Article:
LONDON – Ireland’s Prime Minister Leo Varadkar announced on Monday that the country will hold a referendum to reform the law on abortion, which is currently allowed only when a woman’s life is at risk.
After four hours of debate, the Irish Cabinet adopted this decision, which could change a law that is 35 years old and one of the most restrictive in Europe.
Varadkar made this announcement at a press conference in Dublin, in which he specified that the specific date for the referendum will be given when the debate in Parliament concludes.
“This evening the Cabinet gave formal approval to the holding of a referendum on abortion which will be held at the end of May,” Varadkar said, adding that the Irish people will be able to decide whether they want to repeal the Eighth Amendment to the Constitution, which guarantees the right to life to both the mother and the unborn.
The current amendment, which was approved by a 1983 referendum, bans any voluntary abortion, even in cases of rape, incest or fetal abnormality.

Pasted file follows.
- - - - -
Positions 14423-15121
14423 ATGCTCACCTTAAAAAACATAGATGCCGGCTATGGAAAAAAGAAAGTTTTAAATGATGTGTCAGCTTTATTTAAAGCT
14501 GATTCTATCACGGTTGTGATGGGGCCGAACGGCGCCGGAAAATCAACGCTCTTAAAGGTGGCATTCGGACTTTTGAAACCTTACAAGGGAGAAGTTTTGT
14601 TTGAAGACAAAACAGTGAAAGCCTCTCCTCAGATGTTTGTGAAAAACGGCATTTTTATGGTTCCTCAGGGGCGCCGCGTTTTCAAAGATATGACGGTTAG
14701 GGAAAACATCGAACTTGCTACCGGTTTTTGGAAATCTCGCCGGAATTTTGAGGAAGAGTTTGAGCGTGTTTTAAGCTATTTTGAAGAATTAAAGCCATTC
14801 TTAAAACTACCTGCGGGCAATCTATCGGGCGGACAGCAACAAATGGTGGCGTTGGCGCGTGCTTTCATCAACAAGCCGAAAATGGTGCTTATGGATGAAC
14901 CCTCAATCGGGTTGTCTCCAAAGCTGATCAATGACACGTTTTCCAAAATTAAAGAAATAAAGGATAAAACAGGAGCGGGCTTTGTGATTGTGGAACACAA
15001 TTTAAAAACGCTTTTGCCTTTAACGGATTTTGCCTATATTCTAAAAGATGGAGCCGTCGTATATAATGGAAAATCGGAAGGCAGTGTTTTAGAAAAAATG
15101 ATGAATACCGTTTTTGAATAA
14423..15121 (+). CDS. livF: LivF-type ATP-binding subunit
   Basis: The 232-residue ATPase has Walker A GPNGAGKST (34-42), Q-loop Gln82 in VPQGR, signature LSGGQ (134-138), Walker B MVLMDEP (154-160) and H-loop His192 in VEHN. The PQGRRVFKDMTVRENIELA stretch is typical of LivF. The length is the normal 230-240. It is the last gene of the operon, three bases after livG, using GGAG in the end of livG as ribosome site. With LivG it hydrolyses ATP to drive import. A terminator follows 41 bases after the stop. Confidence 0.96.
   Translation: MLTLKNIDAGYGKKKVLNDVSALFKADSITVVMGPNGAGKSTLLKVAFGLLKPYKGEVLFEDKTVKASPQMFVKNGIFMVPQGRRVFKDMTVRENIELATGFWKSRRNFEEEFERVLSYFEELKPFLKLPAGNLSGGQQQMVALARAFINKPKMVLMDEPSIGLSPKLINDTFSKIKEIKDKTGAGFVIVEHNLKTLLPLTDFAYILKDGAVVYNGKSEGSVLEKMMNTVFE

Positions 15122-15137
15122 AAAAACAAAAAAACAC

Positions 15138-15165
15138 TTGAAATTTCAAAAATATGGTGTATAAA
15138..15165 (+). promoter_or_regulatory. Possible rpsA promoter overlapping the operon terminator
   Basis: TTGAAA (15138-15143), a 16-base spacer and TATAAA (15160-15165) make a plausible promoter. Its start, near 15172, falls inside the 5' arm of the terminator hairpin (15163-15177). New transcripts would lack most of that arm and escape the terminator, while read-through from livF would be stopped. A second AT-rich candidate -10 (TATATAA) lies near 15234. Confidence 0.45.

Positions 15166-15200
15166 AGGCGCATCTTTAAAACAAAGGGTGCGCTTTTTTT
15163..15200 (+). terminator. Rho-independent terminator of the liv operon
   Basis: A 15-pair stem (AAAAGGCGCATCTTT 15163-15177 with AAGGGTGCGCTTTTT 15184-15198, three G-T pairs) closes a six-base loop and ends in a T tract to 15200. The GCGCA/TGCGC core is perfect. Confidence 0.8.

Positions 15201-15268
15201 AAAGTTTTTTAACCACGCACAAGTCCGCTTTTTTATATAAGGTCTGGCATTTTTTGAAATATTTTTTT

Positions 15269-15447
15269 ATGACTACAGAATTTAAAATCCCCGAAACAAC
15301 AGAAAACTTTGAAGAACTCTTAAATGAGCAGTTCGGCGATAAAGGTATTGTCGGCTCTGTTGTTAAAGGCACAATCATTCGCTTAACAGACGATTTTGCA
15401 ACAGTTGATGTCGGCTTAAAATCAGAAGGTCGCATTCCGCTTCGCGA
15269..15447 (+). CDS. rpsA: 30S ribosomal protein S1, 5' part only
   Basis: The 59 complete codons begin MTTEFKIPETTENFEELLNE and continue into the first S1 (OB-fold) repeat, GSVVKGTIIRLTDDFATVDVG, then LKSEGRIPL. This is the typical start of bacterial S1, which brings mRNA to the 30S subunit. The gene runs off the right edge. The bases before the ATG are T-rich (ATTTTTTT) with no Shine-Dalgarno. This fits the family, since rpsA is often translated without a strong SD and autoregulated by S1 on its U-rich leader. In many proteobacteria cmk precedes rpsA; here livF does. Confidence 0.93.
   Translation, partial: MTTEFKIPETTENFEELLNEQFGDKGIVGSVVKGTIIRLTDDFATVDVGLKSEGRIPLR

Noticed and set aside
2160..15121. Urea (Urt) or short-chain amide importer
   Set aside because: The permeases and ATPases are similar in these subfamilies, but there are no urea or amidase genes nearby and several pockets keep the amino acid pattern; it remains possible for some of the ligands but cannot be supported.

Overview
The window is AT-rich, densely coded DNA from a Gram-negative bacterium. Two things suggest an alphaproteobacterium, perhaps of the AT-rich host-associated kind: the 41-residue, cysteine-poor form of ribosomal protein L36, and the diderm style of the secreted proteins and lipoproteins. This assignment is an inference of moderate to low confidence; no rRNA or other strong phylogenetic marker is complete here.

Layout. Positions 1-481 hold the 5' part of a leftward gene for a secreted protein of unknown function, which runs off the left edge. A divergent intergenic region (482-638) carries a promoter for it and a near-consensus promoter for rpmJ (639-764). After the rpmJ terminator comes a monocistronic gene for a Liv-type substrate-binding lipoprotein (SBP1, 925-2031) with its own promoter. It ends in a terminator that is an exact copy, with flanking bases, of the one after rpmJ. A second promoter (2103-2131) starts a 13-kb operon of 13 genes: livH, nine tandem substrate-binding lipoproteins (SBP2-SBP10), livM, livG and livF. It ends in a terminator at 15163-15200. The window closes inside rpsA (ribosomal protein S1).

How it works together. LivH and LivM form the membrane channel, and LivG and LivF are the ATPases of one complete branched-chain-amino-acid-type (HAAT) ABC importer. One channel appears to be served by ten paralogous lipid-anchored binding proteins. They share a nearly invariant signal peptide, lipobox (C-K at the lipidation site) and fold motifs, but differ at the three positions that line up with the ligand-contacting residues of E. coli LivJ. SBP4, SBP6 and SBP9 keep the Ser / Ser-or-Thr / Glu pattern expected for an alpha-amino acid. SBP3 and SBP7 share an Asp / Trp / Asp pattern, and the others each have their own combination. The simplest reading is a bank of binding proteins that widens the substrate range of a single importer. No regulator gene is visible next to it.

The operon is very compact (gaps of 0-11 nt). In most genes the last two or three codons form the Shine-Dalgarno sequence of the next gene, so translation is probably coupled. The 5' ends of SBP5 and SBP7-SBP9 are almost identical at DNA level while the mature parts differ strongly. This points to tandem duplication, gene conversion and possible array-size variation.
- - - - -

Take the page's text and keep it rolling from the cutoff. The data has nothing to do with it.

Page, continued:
Since 2013, a new regulation has allowed the termination of pregnancy provided that the life of the mother is in danger, including suicidal threat.
The Christian Democrat Varadkar has expressed that the current legislation seems “too restrictive.”
“Any amendment to our constitution requires careful consideration by the people. They should be given ample time to consider the issues and to take part in well-informed public debate,” the minister said.
According to figures from the British Health Ministry, 3,451 Irish women attended centers in England and Wales in 2015 for abortion.
Between 1980-2015, at least 165,438 Irish women have undergone a termination of pregnancy in the United Kingdom, according to the British Ministry of Health.